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Wealthy see their fate linked to feng shui (3)

By Peng Yining and He Na  (China Daily)

08:47, January 10, 2013

Zhang Xuedong in his study in Beijing. (Kuang Linhua / China Daily

Location, location, location

Tang Zhijun, 47, general manager of Beijing Changfeng Innovation Science and Technology Co, said some of his business friends from southern China are strong believers in feng shui.

"They constantly urged me to learn more about it, saying it has immense influence in enterprise development and the prosperity of our families," he said. "They even moved their ancestors' tombs because the master told them the deed would benefit their family."

As the owner of a company that makes scientific and high-technology items, Tang was disinclined to believe in the ancient practice. However, when the aficionados claimed that a few minor adjustments to the layout of his office would improve the company's performance, he decided to act on their advice, reasoning that even if it proved ineffectual, the move was harmless.

He began by rectifying a long-standing "problem". Tang often sat with his back to a north-facing window. "I changed it recently," he said. "The master said the window behind me represents a hole and that the money I earned would flow away through it," he said.

Following the master's suggestion, Tang placed a screen wall between his back and the window.

"Although the business hasn't made huge progress since then, I'm still surprised, because I've been feeling better since I put the screen in place. Before, I often felt that eyes were watching me from behind."

Tang now wants to learn more about the basic techniques concerning the location and decoration of homes. "Even now, we're unable to provide convincing explanations for lots of things in the world. If feng shui can provide a solution, why shouldn't we try it?" he said.

Most EMBA programs in China's major business schools, including the China Europe International Business School which charges a hefty 560,000 yuan for its part-time, two-year course, provide lectures on I Ching, The Book of Changes, feng shui and related issues.

Li Juanjuan, a student at Peking University's EMBA program, likes reading books about feng shui and watching related videos. The 32-year-old manager at Beijing Capital International Airport said she will invite a master to help decorate her new apartment. "It's all to provide a better life for my daughter. I've already changed her name to promote better feng shui," she said, declining to provide details to protect her daughter's privacy.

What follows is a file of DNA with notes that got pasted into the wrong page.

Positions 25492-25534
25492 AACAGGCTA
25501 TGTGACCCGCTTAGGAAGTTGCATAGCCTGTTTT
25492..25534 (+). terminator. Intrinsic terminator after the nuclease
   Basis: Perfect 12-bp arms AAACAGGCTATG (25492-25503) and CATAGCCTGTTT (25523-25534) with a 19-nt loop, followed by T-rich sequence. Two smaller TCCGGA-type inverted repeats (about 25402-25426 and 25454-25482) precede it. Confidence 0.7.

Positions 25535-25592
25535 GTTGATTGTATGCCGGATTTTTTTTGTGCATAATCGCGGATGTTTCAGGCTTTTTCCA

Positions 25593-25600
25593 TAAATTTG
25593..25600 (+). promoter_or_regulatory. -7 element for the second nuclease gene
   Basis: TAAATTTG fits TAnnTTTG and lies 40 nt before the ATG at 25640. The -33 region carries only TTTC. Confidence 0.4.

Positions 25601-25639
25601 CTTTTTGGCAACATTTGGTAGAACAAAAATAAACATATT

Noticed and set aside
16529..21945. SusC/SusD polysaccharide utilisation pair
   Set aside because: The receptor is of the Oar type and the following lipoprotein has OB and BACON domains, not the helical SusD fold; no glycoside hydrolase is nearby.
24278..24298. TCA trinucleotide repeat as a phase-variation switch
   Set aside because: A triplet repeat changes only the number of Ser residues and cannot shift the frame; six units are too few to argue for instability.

People who have recently become wealthy are fearful of losing their fortunes, and the prospects of making another, and feng shui provides a means of easing that tension, according to Zhang Xuedong, a researcher and lecturer on Tsinghua University's EMBA program.

Although he teaches ancient Chinese culture and philosophy in the program, the most frequently asked questions concern feng shui, said Zhang. He admitted that some people seem to miss the point.

"The students asked if I could predict their futures or use my knowledge to help them make more money," he said. "I advised them to be patient and to search for inner peace, but they asked for short cuts to finding inner peace, such as donations to temples or rearranging their offices," he said.

Chinese people have only recently become wealthy and have yet to learn how to deal with the pressures associated with large fortunes. Because it is part of ancient Chinese culture, people mistakenly believe that feng shui can provide an easy solution, according to Zhang.

"If simply moving your tables and installing a fish tank could help you make more money, everybody would try it," he said, and warned that it might not be wise to ask the so-called masters for business advice.

"The laws of economics may help you, but not the laws of feng shui," he said. "The 'masters' certainly do care about making money, but only for themselves."

He said the practice undoubtedly does contain many ancient wisdoms, but they are often commonplace or simply self-evident. For example, feng shui principles state that windows in Chinese houses should face south, but that's hardly a mystical revelation - the country's geographical location means that south-facing windows allow natural light to illuminate rooms for the optimum period every day.

"It's part of a rich heritage of traditional culture and folklore. To some extent, we should research and protect it," he said. "But it shouldn't be seen as an infallible way of living your life."

Jiang Xueqing contributed to this story.

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